(consider skipping 0, 1, 2, and 3)
0. a mind thinks using an ontology, which answers "what things can exist, how do they relate, and how do they change?".
00. an atemporal ontology is a collection of types of things that can exist, along with ways in which those things can relate to each other.
01. a situation sustained by an ontology is a collection of some things, i.e. instances of the types from the ontology, along with instances of relations between those things.
02. a temporal ontology is an atemporal ontology O along with ways in which situations in O can develop into other situations in O as time passes.
03. for temporal ontology, write simply "ontology".
04. an ontology O may contain things that emerge as regularities in a mind that thinks using O.
1. a goal is referenced using an axiology, which answers "what do i care about?".
10. an axiology may be an ontology.
11. an axiology may be something other than an ontology. for example, an axiology may refer to a mind being in a certain state, which is a different sort of reference than the reference executed by an ontology.
110. example: a certain part P of a human H wants to predict with certainty that they will always have access to affection. that is: H has "access to affection" in their ontology; H's mind predicts whether the situation will always contain things bearing the relation "(H has) access to affection"; and the part P causes H to act until that prediction is certain. the prediction is not (necessarily) a thing in an ontology used by H, but H still operates as though they have a goal about the state of the prediction.
111. example: conscious experience; human connection; pleasure; thought. (a human may separately have these things in their ontology.)
12. an axiology may be continuous and overlapping with a mind's ontology, by valuing (terminally or instrumentally) things or situations in the ontology.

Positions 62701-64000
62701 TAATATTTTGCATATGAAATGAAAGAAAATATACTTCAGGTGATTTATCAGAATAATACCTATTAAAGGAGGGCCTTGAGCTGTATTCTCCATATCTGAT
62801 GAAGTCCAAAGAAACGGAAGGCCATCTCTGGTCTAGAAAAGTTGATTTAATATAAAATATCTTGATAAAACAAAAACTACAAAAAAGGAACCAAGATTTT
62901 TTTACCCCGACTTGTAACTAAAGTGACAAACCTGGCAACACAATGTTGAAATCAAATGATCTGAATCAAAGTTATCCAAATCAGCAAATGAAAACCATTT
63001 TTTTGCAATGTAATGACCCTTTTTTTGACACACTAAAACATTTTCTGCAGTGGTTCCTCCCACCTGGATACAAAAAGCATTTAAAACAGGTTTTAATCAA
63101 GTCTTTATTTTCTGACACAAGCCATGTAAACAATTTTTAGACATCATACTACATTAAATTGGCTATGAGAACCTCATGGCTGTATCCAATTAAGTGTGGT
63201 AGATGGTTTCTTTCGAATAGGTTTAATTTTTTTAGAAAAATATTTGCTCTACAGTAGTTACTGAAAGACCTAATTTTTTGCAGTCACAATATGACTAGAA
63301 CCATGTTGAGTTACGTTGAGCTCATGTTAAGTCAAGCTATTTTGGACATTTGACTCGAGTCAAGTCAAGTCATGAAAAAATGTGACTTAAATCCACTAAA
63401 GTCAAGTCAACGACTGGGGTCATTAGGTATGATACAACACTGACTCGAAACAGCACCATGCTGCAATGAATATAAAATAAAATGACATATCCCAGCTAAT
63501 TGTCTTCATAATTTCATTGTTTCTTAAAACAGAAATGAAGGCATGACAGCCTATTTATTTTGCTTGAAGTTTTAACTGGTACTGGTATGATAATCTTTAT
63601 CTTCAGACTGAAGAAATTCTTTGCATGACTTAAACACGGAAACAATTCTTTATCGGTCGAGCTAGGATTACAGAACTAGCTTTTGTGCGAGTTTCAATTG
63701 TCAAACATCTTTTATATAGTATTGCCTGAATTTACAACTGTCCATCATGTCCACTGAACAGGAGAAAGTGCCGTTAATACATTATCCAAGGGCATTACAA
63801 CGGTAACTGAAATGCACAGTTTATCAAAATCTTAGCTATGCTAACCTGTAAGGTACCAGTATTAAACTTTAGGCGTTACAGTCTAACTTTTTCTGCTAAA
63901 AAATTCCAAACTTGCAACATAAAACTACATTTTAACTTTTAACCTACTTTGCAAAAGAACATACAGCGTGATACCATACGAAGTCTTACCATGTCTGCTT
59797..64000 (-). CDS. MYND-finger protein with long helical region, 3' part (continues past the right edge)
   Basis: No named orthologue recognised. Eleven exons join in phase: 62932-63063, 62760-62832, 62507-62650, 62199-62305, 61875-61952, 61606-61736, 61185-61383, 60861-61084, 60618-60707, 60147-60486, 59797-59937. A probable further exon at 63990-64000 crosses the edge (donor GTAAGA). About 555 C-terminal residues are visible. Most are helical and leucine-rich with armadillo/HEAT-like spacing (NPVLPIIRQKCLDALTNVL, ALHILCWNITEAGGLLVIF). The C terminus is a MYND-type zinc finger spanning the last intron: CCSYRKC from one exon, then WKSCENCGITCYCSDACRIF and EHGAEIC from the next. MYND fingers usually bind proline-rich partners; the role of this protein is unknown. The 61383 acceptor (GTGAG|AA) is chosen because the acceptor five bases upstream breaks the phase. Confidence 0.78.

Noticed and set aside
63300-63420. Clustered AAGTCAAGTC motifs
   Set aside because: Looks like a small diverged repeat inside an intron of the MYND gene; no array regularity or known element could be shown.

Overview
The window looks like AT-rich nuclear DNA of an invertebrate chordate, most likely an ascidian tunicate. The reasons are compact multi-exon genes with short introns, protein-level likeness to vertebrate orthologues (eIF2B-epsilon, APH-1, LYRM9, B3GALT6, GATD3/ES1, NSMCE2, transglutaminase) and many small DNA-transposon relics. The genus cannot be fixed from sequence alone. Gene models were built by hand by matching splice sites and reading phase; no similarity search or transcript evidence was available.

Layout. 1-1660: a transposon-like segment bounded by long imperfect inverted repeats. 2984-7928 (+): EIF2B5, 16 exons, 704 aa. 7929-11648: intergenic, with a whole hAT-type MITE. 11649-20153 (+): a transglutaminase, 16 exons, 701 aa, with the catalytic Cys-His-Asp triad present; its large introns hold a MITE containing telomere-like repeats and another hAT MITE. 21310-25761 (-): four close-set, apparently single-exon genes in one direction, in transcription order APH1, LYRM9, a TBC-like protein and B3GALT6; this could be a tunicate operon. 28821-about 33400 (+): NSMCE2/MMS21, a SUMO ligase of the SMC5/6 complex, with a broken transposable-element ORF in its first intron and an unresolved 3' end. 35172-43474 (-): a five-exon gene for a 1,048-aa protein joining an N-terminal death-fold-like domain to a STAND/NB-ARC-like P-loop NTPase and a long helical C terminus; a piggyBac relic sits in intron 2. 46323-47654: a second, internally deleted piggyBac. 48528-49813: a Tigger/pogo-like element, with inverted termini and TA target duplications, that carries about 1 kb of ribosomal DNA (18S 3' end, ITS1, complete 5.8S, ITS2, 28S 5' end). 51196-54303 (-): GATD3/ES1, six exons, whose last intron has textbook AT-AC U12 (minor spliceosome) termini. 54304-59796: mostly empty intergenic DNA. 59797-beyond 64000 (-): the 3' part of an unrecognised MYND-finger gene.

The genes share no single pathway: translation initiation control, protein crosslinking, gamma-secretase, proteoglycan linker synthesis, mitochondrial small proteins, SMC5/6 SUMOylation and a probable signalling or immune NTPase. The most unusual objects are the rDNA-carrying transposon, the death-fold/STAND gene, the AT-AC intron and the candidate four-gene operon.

13. an axiology A may extend outside of a mind's ontology O. for example, A may be another ontology that strictly contains O, or A may be something other than an ontology.
2. a change is referenced using a skillset, which answers "what can be done?".
20. a skillset is a collection of skills.
21. a skill is a way of doing something. doing something means to change the situation in specific ways.
210. for example: picking up a hammer; buying stock; painting a picture; sorting a list; firing employees; hiking; updating beliefs; lifting weights; making war; programming a computer; eating; becoming sleepy; rebeling; dissociating; flirting; drumming; passing laws; speaking; reading; sneezing; grinding a lens.
211. a skill may be cartesian, e.g. opening a door; reflective cartesian, e.g. drinking coffee, amending the rights of Congress, or dissociating; or naturalized, e.g. paying attention, Focusing, or following the Golden Rule.
212. acting randomly is a skill if it is weilded as a subskill by another skill, such as (inefficient but higher exploration-value) searching or evading adversarial prediction, but acting randomly is not a skill on its own.
3. a layout in an ontology O is a collection of paths between situations in O.